New Zealand Classic Car - - Automobilia - Words: Ron Ford Pho­tos: Adam Croy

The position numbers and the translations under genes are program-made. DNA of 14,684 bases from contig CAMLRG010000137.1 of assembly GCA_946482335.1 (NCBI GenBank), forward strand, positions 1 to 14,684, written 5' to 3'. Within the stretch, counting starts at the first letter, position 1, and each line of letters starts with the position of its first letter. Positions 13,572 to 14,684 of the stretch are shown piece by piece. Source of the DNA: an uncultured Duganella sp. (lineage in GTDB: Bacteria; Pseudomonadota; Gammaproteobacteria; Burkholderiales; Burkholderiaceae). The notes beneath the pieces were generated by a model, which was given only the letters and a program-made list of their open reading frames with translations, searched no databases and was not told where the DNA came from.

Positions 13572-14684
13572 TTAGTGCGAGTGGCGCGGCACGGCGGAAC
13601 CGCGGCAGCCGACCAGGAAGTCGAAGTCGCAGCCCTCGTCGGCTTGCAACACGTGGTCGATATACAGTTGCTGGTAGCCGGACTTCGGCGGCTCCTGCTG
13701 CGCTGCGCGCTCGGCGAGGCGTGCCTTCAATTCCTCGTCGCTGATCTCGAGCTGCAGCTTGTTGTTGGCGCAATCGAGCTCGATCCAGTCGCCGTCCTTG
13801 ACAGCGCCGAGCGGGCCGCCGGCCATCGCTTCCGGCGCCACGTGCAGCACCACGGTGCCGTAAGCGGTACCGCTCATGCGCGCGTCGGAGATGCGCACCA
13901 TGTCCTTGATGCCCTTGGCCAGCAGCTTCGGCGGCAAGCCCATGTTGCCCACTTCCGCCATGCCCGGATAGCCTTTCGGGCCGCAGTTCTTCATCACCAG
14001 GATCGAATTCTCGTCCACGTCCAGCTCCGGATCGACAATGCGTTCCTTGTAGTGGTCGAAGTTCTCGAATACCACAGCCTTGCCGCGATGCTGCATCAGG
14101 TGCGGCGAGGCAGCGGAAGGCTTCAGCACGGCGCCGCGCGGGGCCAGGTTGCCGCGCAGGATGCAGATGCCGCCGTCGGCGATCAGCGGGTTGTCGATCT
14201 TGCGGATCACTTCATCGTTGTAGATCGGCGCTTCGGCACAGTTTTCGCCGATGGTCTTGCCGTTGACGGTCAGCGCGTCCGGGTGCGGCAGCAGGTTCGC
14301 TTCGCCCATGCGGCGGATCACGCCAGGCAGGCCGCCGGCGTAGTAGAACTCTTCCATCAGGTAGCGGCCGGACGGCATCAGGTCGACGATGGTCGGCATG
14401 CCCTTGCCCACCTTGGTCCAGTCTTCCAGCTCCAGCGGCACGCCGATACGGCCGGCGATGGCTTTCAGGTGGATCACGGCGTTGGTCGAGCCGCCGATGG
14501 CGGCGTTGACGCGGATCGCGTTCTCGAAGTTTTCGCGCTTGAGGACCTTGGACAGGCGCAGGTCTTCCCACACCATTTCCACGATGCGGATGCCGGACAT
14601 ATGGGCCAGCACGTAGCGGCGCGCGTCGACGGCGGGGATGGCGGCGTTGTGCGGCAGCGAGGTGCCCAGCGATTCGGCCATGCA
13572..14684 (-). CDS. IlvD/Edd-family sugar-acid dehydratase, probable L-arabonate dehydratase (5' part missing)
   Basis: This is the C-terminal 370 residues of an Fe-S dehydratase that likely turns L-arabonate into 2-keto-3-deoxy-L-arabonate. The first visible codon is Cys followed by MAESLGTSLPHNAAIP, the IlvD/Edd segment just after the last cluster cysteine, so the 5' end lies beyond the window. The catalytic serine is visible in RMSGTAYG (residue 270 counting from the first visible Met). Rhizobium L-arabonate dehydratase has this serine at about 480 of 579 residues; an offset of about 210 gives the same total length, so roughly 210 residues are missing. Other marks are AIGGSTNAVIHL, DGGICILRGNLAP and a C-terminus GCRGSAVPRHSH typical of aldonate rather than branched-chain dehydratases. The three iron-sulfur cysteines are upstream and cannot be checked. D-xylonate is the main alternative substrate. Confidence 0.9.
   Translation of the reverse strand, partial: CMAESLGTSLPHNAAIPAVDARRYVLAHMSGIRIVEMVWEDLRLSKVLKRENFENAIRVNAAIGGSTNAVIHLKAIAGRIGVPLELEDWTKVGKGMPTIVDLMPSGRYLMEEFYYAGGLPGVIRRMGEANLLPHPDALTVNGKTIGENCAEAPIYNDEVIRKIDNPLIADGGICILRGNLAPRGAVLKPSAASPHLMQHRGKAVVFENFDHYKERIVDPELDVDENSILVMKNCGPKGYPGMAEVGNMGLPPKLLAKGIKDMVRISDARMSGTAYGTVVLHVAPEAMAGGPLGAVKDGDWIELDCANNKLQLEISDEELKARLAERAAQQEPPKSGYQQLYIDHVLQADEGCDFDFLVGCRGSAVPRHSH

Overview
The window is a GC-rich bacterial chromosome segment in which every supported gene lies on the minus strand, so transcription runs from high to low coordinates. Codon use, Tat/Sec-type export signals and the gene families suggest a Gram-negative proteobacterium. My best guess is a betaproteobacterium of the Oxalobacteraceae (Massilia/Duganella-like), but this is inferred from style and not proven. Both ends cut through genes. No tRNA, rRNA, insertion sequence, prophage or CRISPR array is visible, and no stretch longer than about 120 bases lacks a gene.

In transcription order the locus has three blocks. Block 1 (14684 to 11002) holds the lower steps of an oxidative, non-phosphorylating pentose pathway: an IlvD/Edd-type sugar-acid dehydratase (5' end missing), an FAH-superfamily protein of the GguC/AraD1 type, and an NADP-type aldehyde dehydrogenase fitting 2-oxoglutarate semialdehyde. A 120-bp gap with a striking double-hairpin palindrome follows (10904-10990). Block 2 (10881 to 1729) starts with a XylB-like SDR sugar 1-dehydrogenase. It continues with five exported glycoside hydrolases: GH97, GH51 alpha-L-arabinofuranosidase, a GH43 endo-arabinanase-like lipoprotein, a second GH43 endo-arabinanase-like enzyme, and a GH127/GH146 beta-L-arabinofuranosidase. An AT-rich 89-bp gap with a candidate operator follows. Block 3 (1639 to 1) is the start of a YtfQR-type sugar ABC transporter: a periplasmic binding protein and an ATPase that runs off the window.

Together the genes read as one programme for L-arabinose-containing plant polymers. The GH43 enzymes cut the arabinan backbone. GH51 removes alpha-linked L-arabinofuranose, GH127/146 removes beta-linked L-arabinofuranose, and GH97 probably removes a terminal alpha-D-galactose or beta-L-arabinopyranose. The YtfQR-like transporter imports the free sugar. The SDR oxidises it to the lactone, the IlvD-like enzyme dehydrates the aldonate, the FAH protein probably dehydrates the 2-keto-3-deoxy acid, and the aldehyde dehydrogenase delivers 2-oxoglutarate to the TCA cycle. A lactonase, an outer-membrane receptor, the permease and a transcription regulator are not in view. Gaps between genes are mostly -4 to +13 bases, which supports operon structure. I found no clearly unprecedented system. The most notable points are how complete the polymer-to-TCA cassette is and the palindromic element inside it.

any man­u­fac­tur­ers have moved to resin for mak­ing their mod­els, as it al­lows smaller runs and cheaper tool­ing. Trax is one such com­pany, of­fer­ing mod­els — usu­ally in 1:43 scale — of the more ex­otic Aus­tralian clas­sic cars. The one I have for re­view is TRR08, a Vaux­hall Vagabond (E se­ries). I have al­ways liked the E se­ries Vaux­hall ever since my un­cle bought one new all those years ago. The Vagabond is cer­tainly more ex­otic than his Wyvern! Trax seems to have cap­tured the lines of the car very well, but — and I don’t know if it is an op­ti­cal illusion — the model looks too stubby. There are nice touches, such as the slightly cut down door with the han­dle on a raised sec­tion as per the orig­i­nal. The resin con­struc­tion al­lows for some fine de­tail­ing, and gives a sim­i­lar sur­face fin­ish to metal. Just about all the bright­work is made of plated photo-etched parts, in­clud­ing the all-im­por­tant bon­net flutes. The most im­pres­sive part is the heav­ily barred grille. The head­lights, side lights and tail lights are glazed. The wind­screen is made from very thin plas­tic, and is crys­tal clear. The plated in­ner frame is finely made, with ex­tremely thin wiper blades. The open in­te­rior is well de­tailed, although it is fairly sparse. There is nice two-ton­ing to the up­hol­stery. The small di­als are shown, and the steer­ing wheel has a plated boss. Un­der­side de­tail is rea­son­able, with re­al­is­tic wheels and tyres. The rear set seems to rub on the body, so the model is not free run­ning. The Vagabond is fin­ished in a rather bright glossy red with cream and red in­te­rior. It is avail­able from at around $100 all­up. Some years ago Van­guards re­leased an Austin A60 Cam­bridge in 1:43 scale, along with the Mor­ris Ox­ford equiv­a­lent. Later, Cararama (Hong­well, China) made its own ver­sion of it along with other Van­guards such as the Tri­umph Her­ald, Rover P4, Ford Es­cort MKI and Ford Cortina Mkia. The rea­son this is men­tioned is that a new ship­ment of th­ese mod­els has been seen in the lo­cal model shop. The Austin is not as re­fined as the Van­guards one, but is still quite ac­cept­able, and has re­fine­ments such as glazed head­and tail­lights. It is avail­able in two-tone ma­roon and cream. The in­te­rior is black, and it is priced at around $20. While on the sub­ject of Austin A60s and resin mod­els, one of the newer mak­ers, Neo, has put out an A60 Cam­bridge Trav­eller. Like the Vagabond, it is well de­tailed, but show­ing some of the prob­lems of resin mod­els, as the photo­-etched wind­screen frame is lift­ing at one cor­ner and the wind­screen wipers have dis­ap­peared — prob­a­bly wiped off dur­ing clean­ing! The Trav­eller is painted a typ­i­cal BMC colour of mid green, with a cream roof and dark­green in­te­rior. Neo mod­els are not read­ily avail­able in New Zealand, but a web search will point you to sell­ers over­seas. Model shops and even toy shops are be­com­ing few and far be­tween, so it was very grat­i­fy­ing to find on a re­cent visit to Christchurch that there were still two ded­i­cated model shops in the CBD, Acorn Mod­els (acorn­mod­ and Iron­horse Hob­bies (iron­horse­hob­ Both shops had a great se­lec­tion of mod­els of all types, in­clud­ing diecast clas­sic cars.